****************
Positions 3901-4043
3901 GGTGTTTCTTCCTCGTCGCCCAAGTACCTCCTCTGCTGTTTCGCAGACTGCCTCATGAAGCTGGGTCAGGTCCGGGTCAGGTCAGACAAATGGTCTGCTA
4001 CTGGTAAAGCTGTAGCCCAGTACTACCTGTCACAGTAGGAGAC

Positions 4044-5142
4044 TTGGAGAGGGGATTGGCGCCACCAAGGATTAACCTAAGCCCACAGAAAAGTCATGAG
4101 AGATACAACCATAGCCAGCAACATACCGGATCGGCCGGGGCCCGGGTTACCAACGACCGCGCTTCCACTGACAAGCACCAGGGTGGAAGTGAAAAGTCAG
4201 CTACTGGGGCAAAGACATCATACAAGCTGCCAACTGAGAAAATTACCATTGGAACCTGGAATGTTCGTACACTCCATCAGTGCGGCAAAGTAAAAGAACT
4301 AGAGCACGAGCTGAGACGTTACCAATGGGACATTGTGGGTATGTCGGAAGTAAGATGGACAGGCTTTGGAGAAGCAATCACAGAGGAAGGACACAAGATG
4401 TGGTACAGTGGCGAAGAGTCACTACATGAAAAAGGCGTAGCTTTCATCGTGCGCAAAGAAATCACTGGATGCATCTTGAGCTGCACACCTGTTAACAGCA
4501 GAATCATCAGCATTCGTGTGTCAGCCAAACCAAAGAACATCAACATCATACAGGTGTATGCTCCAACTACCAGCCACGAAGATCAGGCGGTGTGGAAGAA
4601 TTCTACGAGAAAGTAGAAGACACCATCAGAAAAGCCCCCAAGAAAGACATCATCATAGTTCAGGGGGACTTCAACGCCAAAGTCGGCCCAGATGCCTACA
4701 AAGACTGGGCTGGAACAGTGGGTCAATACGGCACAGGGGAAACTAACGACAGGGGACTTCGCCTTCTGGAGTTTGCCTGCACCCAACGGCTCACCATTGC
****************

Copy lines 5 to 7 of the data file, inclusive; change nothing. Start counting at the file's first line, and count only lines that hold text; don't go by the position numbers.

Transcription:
4044 TTGGAGAGGGGATTGGCGCCACCAAGGATTAACCTAAGCCCACAGAAAAGTCATGAG
4101 AGATACAACCATAGCCAGCAACATACCGGATCGGCCGGGGCCCGGGTTACCAACGACCGCGCTTCCACTGACAAGCACCAGGGTGGAAGTGAAAAGTCAG
4201 CTACTGGGGCAAAGACATCATACAAGCTGCCAACTGAGAAAATTACCATTGGAACCTGGAATGTTCGTACACTCCATCAGTGCGGCAAAGTAAAAGAACT